Subwoofer

I was not going to intervene, but I was encouraged…

I can enjoy several systems, 3 of them in room with integrated subwoofer, which brings several advantages: full range system for a much more reasonable budget than using only floorstanders, large opening of the soundstage and better focus (both in quantity and quality).

IMHO the key lies in the quality of the subwoofer and its integration; but if the sub is not of great quality, and preferably sealed if it is to listen to music, or preferably to music, there is no integration that is worth.

After trying several subwoofers, I finally opted for SVS (SB16 ULTRA in the main system and SB2000 in the living) and Jl Audio (D108 in bedroom), which are among the best in subwoofers, although I would also consider Rel and Velodyne.

It is not so complicated, and it is being tuning, like everything:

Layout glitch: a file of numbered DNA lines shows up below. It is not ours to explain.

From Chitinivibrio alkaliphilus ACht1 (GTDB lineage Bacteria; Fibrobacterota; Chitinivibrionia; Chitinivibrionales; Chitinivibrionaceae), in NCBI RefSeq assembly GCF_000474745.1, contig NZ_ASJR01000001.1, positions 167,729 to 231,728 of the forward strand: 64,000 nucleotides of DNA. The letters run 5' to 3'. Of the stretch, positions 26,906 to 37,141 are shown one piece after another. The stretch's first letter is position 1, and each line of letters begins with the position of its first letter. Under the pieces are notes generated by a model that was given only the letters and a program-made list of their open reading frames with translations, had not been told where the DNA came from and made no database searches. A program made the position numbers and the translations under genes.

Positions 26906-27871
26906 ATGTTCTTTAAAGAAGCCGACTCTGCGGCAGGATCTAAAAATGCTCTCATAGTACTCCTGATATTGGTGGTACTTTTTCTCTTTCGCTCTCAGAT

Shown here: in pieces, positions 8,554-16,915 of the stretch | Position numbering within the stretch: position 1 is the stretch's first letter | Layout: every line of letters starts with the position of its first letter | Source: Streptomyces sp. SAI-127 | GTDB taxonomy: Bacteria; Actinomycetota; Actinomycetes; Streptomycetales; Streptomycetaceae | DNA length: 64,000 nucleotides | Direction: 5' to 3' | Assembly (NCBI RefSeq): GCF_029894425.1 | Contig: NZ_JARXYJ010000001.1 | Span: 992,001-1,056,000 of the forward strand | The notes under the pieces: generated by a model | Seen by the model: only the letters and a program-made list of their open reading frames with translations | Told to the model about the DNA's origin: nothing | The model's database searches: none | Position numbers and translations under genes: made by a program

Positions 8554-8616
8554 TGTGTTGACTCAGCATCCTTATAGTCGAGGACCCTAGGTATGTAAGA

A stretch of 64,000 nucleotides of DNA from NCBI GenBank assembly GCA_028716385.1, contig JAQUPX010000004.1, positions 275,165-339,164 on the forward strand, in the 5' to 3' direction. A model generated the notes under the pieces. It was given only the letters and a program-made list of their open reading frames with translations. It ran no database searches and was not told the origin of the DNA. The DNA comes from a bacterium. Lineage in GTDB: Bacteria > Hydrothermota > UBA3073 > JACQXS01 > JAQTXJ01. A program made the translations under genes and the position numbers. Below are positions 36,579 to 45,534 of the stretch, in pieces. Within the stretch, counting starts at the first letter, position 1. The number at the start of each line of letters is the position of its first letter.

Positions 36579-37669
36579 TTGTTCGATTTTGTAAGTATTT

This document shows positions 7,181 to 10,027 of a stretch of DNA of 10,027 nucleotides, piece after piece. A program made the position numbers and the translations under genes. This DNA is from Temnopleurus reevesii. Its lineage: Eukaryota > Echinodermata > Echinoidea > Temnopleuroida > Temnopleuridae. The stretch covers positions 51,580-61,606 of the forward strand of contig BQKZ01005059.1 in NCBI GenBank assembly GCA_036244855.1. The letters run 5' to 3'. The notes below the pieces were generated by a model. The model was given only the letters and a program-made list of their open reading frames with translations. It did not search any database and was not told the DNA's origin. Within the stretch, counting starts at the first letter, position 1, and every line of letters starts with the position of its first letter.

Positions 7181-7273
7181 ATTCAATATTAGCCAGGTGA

The bass level: halfway through the level, to finish adjusting it at the end, usually increasing it slightly.

The crossover frequency: start with a frequency between 5-10 Hz above the minimum in the room (-3 dB) indicated by the speakers manufacturer for them, and adjust according to preferences.

Phase: 0º if the subwoofer is firing in the same plane or direction as the speakers, and 180º if they are firing in different planes (for example the sub behind the listening position and pointing forward); anyway, it is easy to try until you discover the one that convinces the most, almost always quite invaluable given the omnidirectional sound dynamics of the bass.

Of the group delay I would not worry given the dimensions of most rooms, the speed of sound and reflections of different order.

This reflections are very important to prevent the sub from exacerbating the room mode resonances; but the only control variable is to play with the positioning until finding the right point of integration. For example, in my main system, I calibrated de big SB16 to sound extraordinary in a sweet spot of around 1.5 square meters, which is where I usually enjoy it, and allows almost 3 comfortable people to take advantage of the sweet spot; in the rest of the room, which is large, there are points where the bass is more intense and another where it is much more subtle, but without awakening the room modes at any point.